Here is a collection of highlights from this week’s news stream as reported by HPCwire.
DOE Announces Annual Supercomputing Awards Bonanza, 1.6 Billion Hours!
It’s that time of the year again, when the folks at the US Department of Energy (DOE) get the fun job of awarding computer time to the most deserving high-end projects. This year, the numbers are impressive: 1.6 billion hours have been awarded to 69 projects. As always, this is all thanks to INCITE — the Innovative and Novel Computational Impact on Theory and Experiment program, now in its seventh year.
According to the press release, the INCITE program, “provides powerful resources to enable scientists and engineers to conduct cutting-edge research in just weeks or months rather than the years or decades needed previously, … facilitat[ing] scientific breakthroughs in areas such as climate change, alternative energy, life sciences, and materials science.”
The cutting-edge projects were selected based on a peer review process and on their computational readiness to advance scientific discovery. They will get time on DOE’s Leadership Computing Facilities at Argonne National Laboratory in Illinois and Oak Ridge National Laboratory in Tennessee.
24 million of the 1.6 billion hours will go toward helping researchers design materials for developing lithium air batteries, capable of powering a car for 500 miles on a single charge. To compare, lithium-ion batteries, which are used in currently-available plug-in hybrid electric vehicles, have a range of only 40 to 100 miles.
The National Center for Supercomputing Applications (NCSA) and the Institute for Advanced Computing Applications and Technologies (IACAT) have also announced some details of their supercomputing awards, which includes 28 million hours for a new project titled: “Performance Evaluation and Analysis Consortium End Station.” This important endeavor aims to maximize the utility of DOE leadership class systems, such as the Cray XT4, Cray XT5, and IBM Blue Gene/P.
You can read about this project and all of the INCITE awardees, here.
Let’s take a quick look at how this year’s awards stack up to previous years. First off, breaking the billion hour mark and tearing past it — the 1.6 billion figure is an impressive 80 percent higher than last year’s. In December 2008, the DOE Office of Science announced 66 projects and nearly 900 processor-hours. That 900 hour figure is over three times the number of hours announced in January 2008, when the DOE awarded 265 hours (shared among 55 projects).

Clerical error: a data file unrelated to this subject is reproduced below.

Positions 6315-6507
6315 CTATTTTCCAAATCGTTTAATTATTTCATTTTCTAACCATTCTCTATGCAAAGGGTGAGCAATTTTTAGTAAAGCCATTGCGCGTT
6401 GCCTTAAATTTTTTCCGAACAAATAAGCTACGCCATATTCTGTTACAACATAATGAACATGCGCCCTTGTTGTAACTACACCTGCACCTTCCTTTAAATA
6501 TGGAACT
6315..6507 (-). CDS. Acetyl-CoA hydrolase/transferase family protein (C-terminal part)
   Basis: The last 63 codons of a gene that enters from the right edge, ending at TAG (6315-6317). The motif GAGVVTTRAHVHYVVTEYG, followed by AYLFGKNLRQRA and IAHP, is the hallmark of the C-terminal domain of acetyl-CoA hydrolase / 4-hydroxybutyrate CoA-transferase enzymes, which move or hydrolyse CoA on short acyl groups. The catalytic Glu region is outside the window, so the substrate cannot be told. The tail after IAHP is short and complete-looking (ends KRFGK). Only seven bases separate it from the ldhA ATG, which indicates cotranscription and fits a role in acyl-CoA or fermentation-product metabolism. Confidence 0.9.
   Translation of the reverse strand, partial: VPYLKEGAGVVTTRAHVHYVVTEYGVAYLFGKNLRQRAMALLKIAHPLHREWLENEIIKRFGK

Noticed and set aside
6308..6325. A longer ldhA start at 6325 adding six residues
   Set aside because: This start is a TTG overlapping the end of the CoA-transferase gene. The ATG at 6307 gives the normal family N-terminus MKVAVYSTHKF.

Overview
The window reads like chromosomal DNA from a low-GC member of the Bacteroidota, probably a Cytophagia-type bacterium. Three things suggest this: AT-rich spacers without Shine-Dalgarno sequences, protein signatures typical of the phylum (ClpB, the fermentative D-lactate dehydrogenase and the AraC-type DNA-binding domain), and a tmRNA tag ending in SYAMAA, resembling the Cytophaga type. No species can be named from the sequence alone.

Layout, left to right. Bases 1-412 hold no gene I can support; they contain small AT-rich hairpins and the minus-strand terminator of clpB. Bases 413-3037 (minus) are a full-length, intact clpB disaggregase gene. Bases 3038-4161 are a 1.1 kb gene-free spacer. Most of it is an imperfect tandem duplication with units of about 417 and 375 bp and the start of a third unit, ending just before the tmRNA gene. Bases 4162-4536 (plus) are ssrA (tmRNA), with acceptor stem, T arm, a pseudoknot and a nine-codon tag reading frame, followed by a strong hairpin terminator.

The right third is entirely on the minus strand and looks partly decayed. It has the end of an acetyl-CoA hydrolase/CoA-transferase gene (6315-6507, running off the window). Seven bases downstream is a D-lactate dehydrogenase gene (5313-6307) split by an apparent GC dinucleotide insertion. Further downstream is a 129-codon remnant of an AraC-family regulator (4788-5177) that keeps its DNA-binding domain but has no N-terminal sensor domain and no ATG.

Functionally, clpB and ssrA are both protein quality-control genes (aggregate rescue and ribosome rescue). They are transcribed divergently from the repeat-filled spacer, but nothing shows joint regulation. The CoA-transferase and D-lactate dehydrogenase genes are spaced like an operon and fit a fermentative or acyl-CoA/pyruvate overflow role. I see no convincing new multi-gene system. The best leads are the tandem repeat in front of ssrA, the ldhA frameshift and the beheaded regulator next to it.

One trend that sticks out is that the number of projects are not increasing anywhere near as sharply as the number of hours awarded. To recap, for the last three years, the hours awarded go from 265 to 900 to 1.6 billion, and the number of projects goes from 55 to 66 to 69. Applications, and science in general, have become so complex and data-intensive, that it’s a given projects will require more and more computing time to process all of the information. To illustrate: there’s a push in climate modeling to reflect real-world systems as much as possible instead of simplifying the problem by approximating physical processes. For example, representing the earth as an ellipsoid requires more supercomputing power than using the less-complex (but less accurate) spherical shape. And we haven’t even touched on how the current drive toward real-time systems will increase our computational demands!
NVIDIA Partners with University of Illinois on GPU Programming Textbook
A “first of its kind” textbook, Programming Massively Parallel Processors: A Hands-on Approach, was announced today from GPU innovator NVIDIA and its partner-in-processing, the University of Illinois at Urbana-Champaign. The 256-page text is authored by Dr. David B. Kirk, NVIDIA Fellow and former chief scientist, and Dr. Wen-mei Hwu, Chair of Electrical and Computer Engineering at the University of Illinois at Urbana-Champaign. The material is aimed at teaching advanced computer science students and professionals the fundamentals of parallel programming and GPU architectures.
The announcement explains the impetus for the book:
With conventional CPU-based computing no longer scaling in performance and the world’s computational challenges increasing in complexity, the need for massively parallel processing has never been greater. GPUs have hundreds of cores capable of delivering transformative performance increases across a wide range of computational challenges. The rise of these multicore architectures has raised the need to teach advanced programmers a new and essential skill: how to program massively parallel processors.
The press release claims that this is the “first and only text that teaches how to program within a massively parallel environment.” The material in the book has been tested at over 300 universities worldwide, and drafts of the book have been used in classes at the University of Illinois. The book utilizes OpenCL and CUDA C, the parallel computing language developed by NVIDIA specifically for massively parallel systems.
The publisher, Morgan-Kauffman, has set up a site for the book here.